Against a background of war breaking out in Europe and the Mexican fiesta Day of Death, we are taken through one day in the life of Geoffrey Firmin, a British consul living in alcoholic ... See full summary »
China Valdes joins the Cuban underground after her brother is killed by the chief of the secret police, Ariete. She meets and falls in love with American expatriate Tony Fenner. Tony ... See full summary »
Davey Haggart is quite certain of his paternity (even if nobody else is) and determined to emulate his father, a notorious rogue and highwayman. This includes breaking a man out of Stirling... See full summary »
This pseudo-biographical movie depicts 5 years from 1885 on in the life of the Viennan psychologist Freud (1856-1939). At this time, most of his colleagues refuse to cure hysteric patients,... See full summary »
Townsend Harris is sent by President Pierce to Japan to serve as the first U.S. Consul-General to that country. Harris discovers enormous hostility to foreigners, as well as the love of a ... See full summary »
John Huston's last film is a labor of love at several levels: an adaptation of perhaps one of the greatest pieces of English-language literature by one of Huston's favorite authors, James Joyce; a love letter to the land of his ancestors and the country where his children grew up; and the chance to work with his screenwriter son Tony and his actress daughter Anjelica. The film is delicate and unhurried, detailing an early January dinner at the house of two spinster musician sisters and their niece in turn-of-the-century Ireland, attended by friends and family. Among the visiting attendees are the sisters' nephew Gabriel Conroy and his wife Gretta. The evening's reminiscences bring up melancholy memories for Gretta concerning her first, long-lost love when she was a girl in rural Galway. Her recounting of this tragic love to Gabriel brings him to an epiphany: he learns the difference between mere existence and living. The all-Irish cast and careful period detail give the piece richness... Written by
Russ W. <email@example.com>
One by one, we're all becoming shades. Better to pass boldly into that other world, in the full glory of some passion, than fade and wither dismally with age. How long you locked away in your heart the image of your lover's eyes when he told you that he did not wish to live. I've never felt that way myself towards any woman, but I know that such a feeling must be love. Think of all those who ever were, back to the start of time. And me, transient as they, flickering out ...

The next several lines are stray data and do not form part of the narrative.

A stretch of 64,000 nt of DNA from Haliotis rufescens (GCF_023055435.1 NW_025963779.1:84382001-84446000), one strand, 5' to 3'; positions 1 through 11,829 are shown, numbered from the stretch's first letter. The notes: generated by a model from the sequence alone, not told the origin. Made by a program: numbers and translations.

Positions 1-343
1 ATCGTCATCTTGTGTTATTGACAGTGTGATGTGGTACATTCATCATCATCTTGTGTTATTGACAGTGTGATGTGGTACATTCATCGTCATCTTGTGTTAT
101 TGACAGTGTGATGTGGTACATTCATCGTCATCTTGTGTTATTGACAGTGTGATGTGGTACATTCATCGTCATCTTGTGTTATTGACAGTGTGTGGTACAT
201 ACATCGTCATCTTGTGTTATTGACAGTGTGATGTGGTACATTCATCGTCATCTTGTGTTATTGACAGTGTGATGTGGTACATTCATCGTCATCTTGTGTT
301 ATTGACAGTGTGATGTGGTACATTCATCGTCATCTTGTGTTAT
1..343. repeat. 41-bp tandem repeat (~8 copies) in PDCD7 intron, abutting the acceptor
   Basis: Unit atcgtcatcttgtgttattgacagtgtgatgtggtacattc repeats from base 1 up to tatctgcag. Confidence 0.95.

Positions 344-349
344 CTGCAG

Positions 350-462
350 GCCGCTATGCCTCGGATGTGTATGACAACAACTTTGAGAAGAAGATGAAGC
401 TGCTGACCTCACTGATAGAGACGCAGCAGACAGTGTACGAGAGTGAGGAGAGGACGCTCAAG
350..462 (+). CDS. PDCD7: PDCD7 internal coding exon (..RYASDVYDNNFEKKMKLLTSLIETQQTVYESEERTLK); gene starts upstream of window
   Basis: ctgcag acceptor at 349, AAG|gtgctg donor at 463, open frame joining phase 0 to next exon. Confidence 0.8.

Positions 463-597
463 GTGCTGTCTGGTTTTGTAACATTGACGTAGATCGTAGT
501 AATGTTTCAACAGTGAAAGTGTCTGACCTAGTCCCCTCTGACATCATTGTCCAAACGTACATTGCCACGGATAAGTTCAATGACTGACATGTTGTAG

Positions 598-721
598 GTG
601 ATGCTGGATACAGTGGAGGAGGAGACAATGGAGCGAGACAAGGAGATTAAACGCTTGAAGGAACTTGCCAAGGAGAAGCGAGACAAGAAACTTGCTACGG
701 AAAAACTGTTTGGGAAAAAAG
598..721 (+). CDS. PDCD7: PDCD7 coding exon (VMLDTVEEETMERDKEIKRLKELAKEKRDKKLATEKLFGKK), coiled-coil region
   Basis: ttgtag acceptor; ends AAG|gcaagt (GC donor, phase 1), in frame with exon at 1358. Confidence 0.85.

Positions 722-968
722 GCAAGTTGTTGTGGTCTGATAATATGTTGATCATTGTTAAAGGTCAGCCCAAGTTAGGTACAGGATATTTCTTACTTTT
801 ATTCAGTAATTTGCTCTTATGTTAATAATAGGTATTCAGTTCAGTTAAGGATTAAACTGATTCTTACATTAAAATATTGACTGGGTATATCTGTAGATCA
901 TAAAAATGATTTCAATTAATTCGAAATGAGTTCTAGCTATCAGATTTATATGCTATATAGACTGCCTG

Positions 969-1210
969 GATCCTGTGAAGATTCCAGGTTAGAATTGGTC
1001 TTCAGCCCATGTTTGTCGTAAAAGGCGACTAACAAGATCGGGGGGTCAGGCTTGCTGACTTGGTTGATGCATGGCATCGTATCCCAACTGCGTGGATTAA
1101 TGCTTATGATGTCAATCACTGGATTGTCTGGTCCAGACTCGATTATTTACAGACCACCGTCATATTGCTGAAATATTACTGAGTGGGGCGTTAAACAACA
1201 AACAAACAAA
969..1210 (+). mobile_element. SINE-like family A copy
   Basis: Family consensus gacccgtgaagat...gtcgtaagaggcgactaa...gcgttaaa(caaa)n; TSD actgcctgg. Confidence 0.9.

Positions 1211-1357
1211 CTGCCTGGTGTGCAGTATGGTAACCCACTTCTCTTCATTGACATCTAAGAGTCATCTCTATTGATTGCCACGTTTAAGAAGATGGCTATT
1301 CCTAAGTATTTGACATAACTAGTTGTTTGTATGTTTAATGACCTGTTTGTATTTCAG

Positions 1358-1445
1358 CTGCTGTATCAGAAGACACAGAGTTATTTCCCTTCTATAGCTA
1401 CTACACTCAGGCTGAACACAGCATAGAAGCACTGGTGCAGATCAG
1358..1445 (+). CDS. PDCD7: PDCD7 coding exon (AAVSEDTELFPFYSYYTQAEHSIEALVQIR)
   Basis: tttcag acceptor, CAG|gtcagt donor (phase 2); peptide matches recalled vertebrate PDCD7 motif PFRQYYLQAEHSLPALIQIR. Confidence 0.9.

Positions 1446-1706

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So many literary adaptations are disappointments. There are many reasons for that, but usually it is the need to cut down a complex novel to the size of a screenplay. The Dead is unusual - it had to be 'padded', as the short story itself is a tiny, relatively short gem. It may in fact be the finest short story in the English language. In beautifully spare language it tells of the realization of Gabriel Conroy that his life, and the lives of so many around him are controlled by memories of the dead. Even his own wife of many years loved a man now dead more than him.
To bring such a short story to the cinema was always going to be tricky. John Huston did a magnificent job. He never gave in to temptation to play it up or use fancy technique to expand on the story. It is simple and true, with outstanding acting. The only slight miss-step is the use of music to accompany the devastating final soliloquy.
Its rare indeed for a movie version of a literary masterpiece to be itself a masterpiece, but I think its fair to use this term for this movie. Its not a bravura piece of film making, but it is simple and pure - I always think of Ozu's movies when i think of The Dead, its at that level of purity and simplicity and deep wisdom.
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